That's not the case: the crux of my argument was regarding the efficacy of crop rotation on pest & disease management in a small area.
Soil replenishment is soil replenishment, whether you grow the plants on your soil, whereby requiring the soil to be unproductive while you do so, or whether you add the plant material harvested elsewhere.
This is my first post on the topic, & it is plain that the main thrust is about pest/disease management on a small plot, with nutrient replenishment being an afterthought. It is you who has ignored the main point of my post, concentrating on the after-thought, which, in my view, we have different methods of achieving the same thing.
I have never had my soil analysed, as it has been evident that my practices leave no requirement to do so :
"Since it is the case that nasties can be carried around a plot by wind, by your footwear & tools & by water running or splashing, it really isn't worthwhile practicing crop rotation on small areas; you have to forego growing certain crops for three out of four years.
The best way to ensure against disease on your plot, is the quality & assurance of what you plant in it:
Buy in plants or sets if you can avoid it.
Seeds have very few diseases, & you won't get onion white rot from seeds.
Garlic: I grow my bought seed garlic in tubs first year, so I can be sure there's no visible fungal diseases, & only if it's safe do I plant it in my plot.
I grow my onions in the same two 12x6 beds beds every year, without trouble, because I keep trouble away.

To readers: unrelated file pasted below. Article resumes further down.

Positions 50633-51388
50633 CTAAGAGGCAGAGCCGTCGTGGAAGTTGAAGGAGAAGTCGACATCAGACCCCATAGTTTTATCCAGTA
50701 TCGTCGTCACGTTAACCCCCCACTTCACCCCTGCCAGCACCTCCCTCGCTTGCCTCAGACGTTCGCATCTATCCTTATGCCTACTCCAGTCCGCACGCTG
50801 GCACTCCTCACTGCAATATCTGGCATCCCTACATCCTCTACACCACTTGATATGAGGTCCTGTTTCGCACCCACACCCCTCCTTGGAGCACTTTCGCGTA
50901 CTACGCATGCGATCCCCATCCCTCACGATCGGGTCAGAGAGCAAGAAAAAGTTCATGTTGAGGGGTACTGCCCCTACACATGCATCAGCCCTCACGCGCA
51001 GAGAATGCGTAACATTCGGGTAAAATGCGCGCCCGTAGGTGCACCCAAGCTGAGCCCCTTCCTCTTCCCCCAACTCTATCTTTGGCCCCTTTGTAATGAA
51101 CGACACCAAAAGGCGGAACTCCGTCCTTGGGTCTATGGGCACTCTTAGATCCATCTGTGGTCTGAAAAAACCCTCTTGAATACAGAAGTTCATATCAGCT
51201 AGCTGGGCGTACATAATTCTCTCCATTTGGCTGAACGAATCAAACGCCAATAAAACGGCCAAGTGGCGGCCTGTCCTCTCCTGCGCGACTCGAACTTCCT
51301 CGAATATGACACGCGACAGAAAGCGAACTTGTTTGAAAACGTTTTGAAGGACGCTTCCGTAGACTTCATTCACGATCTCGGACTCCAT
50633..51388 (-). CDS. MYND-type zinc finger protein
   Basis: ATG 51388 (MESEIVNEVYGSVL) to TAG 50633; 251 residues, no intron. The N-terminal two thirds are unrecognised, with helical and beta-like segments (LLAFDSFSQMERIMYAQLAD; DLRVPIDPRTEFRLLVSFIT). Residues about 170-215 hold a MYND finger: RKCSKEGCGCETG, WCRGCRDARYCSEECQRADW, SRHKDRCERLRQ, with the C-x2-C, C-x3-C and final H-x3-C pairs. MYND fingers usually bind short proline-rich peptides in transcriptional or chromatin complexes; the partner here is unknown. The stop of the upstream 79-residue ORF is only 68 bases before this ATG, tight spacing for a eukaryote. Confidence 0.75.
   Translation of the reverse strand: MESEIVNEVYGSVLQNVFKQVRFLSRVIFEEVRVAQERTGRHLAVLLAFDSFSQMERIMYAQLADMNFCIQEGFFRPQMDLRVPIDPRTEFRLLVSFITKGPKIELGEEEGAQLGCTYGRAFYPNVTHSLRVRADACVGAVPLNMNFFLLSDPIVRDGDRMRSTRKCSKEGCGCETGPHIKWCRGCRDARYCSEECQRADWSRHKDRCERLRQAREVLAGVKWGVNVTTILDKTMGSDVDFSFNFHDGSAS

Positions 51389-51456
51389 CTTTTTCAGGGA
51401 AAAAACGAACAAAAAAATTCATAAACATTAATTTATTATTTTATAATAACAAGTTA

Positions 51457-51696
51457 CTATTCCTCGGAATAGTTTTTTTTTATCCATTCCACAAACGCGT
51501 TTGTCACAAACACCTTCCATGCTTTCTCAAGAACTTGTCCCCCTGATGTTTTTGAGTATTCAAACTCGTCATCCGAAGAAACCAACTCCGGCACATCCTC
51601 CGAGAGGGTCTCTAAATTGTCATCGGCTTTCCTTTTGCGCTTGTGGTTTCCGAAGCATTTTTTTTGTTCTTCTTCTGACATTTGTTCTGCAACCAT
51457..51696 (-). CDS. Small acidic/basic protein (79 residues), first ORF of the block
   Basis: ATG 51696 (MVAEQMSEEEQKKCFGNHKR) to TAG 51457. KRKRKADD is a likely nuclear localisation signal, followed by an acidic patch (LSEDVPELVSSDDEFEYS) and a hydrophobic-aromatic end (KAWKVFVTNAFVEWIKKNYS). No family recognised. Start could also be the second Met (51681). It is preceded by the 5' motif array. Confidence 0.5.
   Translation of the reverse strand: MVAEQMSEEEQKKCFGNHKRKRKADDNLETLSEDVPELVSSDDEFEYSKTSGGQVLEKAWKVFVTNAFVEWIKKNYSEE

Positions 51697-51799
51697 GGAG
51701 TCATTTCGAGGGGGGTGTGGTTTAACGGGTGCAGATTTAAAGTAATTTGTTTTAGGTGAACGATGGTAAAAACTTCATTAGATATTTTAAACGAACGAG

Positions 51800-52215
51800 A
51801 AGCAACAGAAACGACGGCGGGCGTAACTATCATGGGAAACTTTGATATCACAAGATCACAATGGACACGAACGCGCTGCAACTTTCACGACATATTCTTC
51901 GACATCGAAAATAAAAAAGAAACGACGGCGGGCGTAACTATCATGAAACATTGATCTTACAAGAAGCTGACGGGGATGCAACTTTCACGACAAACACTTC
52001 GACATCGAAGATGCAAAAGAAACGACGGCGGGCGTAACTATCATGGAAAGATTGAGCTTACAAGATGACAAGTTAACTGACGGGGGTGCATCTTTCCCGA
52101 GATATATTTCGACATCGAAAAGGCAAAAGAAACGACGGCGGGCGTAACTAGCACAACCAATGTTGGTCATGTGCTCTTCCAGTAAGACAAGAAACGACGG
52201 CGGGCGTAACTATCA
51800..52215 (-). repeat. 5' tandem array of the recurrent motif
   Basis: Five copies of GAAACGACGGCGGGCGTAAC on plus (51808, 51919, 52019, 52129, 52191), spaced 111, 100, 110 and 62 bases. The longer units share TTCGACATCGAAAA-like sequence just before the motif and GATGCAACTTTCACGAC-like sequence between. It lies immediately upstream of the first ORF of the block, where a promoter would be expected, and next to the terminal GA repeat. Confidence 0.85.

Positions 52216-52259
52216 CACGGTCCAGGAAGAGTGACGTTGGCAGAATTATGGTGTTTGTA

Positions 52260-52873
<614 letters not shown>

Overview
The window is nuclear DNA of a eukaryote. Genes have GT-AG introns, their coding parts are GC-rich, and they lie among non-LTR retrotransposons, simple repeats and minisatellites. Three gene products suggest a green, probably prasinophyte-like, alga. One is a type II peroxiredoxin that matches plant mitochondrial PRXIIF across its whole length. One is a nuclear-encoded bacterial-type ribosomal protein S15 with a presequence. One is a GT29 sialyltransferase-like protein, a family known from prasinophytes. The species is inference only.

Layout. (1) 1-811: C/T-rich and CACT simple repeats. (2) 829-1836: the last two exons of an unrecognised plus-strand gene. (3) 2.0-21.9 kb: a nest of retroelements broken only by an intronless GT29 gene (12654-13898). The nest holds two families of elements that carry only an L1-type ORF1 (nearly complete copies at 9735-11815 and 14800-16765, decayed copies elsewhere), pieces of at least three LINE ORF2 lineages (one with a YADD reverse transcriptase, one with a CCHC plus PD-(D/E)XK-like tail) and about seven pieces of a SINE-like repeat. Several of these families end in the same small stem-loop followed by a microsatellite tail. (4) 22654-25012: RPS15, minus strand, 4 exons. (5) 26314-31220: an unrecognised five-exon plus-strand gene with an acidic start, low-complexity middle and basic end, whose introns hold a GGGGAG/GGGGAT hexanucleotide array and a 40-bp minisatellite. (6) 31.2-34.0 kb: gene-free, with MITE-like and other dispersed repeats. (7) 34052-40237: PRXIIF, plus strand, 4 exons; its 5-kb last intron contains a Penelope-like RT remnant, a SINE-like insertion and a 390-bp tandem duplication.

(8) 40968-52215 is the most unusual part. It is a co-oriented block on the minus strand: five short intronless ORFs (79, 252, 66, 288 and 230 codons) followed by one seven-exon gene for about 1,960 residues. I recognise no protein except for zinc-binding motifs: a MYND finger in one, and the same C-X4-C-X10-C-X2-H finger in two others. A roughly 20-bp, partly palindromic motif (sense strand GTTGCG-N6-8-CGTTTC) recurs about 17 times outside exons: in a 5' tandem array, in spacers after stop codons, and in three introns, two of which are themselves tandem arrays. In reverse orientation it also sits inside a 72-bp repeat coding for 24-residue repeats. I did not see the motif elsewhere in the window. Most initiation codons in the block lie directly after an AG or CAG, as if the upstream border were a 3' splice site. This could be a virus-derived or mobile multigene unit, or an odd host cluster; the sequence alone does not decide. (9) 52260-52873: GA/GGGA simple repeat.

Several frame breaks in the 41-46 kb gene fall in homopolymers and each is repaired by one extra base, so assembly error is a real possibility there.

Potatoes, similarly, I grow certified seed potatoes & my own saved seed potatoes only.
Brassicas, again, clubroot affects ONLY the roots of brassicas, so seeds WILL be free of that.
I grow all of them in the parts of the plot best suited for them (light, drainage etc.) year after year
The only proviso with this is that if you get carrot or onion root flies, or other pests like eelworm, you have to abstain from growing the affected crops for a couple of years, however, if you have a small plot, you'd have to do that to eradicate them anyway, as they will very quickly sniff out new sources of food.
You also have to be very careful about maintaining soil nutrients, especially in the case of potatoes, which are heavy feeders.
Meadowlark is an excellent food gardener, but his plot is like a small farm, almost, & rules which he will benefit from do not always have the same value for smaller plots.
I fully intend to grow two successive crops of first-early potatoes in the same ground this year, just re-layering with seaweed & comfrey in between."